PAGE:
Facebook admits social media is bad for democracy, sometimes

The social network really, really wants to be a "source for democratic good." The trick will be making that happen.

Alfred Ng Senior Reporter / CNET News
Alfred Ng was a senior reporter for CNET News. He was raised in Brooklyn and previously worked on the New York Daily News's social media and breaking news teams.
Alfred Ng
3 min read

Facebook's founder Mark Zuckerberg said his goal for 2018 is to fix his social network.

James Martin/CNET

Facebook suddenly can't stop thinking about what happens to democracy when social media gets involved.

The company acknowledged in three blog posts Monday that social media can be a simmering source of problems for democratic societies. It's an issue that Facebook's been grappling with since the controversies of the 2016 US presidential election.

"In 2016, we at Facebook were far too slow to recognize how bad actors were abusing our platform," Samidh Chakrabarti, Facebook's product manager of civic engagement, said in one of the posts.

Chakrabarti pointed directly to fake news as an issue that plagues social media, along with foreign interference, political harassment, unequal participation and echo chambers.

Facebook, which boasts 2 billion users worldwide, has been gradually coming to terms with its massive influence on how citizens get and share information that may not always be trustworthy, and how this in turn affects politics. It hasn't been an easy process: Shortly after Donald Trump won the 2016 presidential election in the US, Facebook CEO Mark Zuckerberg said it was "crazy" to think that fake news on Facebook swayed the results.

Not so crazy, though, to Congress. Two months ago, US senators and representatives grilled the top lawyers from Facebook, Twitter and Google about Russian influence on the election.

A time to 'get serious'

Zuckerberg has seen the light.  Earlier this month, he said his goal for 2018 is to "get serious" and fix the issues confronting the social network, including Russian interference and online hate, harassment and abuse.  A week later, the company took one big step, saying it would change the news feed -- the stream of posts we see when we visit Facebook -- to focus more on family and friends than on brands and businesses.

The hope is that we'll find perusing Facebook a more wholesome experience.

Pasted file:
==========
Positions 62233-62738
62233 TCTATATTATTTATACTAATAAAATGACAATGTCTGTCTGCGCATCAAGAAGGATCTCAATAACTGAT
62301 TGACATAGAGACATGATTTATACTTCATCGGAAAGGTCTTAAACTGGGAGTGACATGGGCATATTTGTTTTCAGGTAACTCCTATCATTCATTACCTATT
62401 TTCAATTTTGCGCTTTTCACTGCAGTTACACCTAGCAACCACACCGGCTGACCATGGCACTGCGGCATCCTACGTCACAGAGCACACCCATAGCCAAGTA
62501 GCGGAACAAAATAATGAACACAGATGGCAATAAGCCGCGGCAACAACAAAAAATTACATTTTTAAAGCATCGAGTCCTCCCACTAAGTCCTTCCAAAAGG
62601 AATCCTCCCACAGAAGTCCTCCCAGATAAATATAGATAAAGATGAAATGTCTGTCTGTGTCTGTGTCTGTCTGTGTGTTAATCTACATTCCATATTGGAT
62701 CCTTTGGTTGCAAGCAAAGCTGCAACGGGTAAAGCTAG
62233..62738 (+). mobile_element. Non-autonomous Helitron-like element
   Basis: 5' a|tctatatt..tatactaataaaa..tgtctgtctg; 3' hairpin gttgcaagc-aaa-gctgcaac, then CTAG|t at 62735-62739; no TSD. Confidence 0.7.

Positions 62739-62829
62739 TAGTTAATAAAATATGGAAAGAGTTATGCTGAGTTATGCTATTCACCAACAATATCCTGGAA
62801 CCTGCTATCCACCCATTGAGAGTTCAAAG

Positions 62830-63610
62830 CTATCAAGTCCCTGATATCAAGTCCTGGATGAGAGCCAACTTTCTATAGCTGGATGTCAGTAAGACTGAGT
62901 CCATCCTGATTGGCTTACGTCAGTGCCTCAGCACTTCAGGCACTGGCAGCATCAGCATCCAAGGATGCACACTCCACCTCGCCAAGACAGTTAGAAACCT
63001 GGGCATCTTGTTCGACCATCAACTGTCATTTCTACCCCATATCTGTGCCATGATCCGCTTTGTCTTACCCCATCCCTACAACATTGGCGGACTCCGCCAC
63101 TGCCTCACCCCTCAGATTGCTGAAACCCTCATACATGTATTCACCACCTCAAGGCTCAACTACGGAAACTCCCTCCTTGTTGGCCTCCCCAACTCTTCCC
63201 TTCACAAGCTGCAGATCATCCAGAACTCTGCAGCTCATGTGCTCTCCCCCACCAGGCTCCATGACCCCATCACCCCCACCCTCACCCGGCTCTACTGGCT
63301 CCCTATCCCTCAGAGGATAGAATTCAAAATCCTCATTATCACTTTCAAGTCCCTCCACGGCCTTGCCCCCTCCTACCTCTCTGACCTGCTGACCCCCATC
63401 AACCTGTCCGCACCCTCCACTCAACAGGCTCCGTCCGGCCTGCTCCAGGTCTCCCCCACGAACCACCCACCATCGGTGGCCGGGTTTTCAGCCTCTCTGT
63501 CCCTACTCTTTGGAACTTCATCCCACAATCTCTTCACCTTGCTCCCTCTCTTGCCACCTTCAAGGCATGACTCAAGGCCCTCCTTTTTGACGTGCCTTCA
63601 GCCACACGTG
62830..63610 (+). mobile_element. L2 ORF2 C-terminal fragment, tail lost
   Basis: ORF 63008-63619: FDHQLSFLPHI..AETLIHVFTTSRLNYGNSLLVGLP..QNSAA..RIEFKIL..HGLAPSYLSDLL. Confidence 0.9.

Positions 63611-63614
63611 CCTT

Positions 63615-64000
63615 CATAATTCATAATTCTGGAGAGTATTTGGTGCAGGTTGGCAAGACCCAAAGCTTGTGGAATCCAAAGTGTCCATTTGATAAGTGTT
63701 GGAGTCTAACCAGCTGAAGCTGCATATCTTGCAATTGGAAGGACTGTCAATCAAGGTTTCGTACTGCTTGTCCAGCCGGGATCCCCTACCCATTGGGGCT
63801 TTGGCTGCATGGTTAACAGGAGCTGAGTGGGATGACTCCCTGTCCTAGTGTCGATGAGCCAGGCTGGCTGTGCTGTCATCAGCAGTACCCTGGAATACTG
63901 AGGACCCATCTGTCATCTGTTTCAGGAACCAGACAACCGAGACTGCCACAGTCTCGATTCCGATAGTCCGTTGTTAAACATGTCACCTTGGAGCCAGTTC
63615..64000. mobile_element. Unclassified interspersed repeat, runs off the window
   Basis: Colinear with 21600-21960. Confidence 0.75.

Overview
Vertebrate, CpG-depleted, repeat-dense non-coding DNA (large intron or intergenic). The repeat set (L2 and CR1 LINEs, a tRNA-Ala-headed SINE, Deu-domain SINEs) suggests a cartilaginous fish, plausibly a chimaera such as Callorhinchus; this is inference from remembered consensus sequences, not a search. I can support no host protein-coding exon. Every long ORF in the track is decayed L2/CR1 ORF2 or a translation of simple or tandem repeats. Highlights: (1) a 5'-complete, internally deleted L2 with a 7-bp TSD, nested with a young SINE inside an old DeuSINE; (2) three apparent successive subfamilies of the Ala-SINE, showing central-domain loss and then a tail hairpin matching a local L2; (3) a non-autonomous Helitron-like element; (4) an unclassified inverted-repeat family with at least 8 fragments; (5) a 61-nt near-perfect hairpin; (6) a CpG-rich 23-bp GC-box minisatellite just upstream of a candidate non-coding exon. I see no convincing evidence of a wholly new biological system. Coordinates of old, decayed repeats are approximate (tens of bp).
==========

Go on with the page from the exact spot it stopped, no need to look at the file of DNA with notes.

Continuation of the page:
"Now, we're as determined as ever to fight the negative influences and ensure that our platform is unquestionably a source for democratic good," Katie Harbath, Facebook's global politics and government outreach director, said in another of the Monday posts.

Watch this: Biggest social media moments of 2017

The third of the three posts, part of Facebook's "Hard Questions" series, came from Cass R. Sunstein, a professor at Harvard Law School. While finding much to like in social media, he said venues like Facebook can hurt democracy by creating an environment that fosters division and polarization. 

"At best, it's a problem," he said. "At worst, it's dangerous."

The message across the board: Social media really can be good for democracy -- if it's run properly.

Chakrabarti acknowledged that over a two-year period that included the 2016 elections, Russian entities created 80,000 posts that reached around 126 million people in the US, "essentially using social media as an information weapon." On the plus side, he said, Facebook's voter registration efforts during that campaign led more than 2 million people to register to vote, and a ballot preview tool helped raise awareness of what was being voted on.

"If there's one fundamental truth about social media's impact on democracy it's that it amplifies human intent -- both good and bad," he said. "This is a new frontier and we don't pretend to have all the answers."

Originally published Jan. 22 at 6:25 a.m. PT.
Update, 8:18 a.m. PT: Adds background and more information from the Facebook blog posts.

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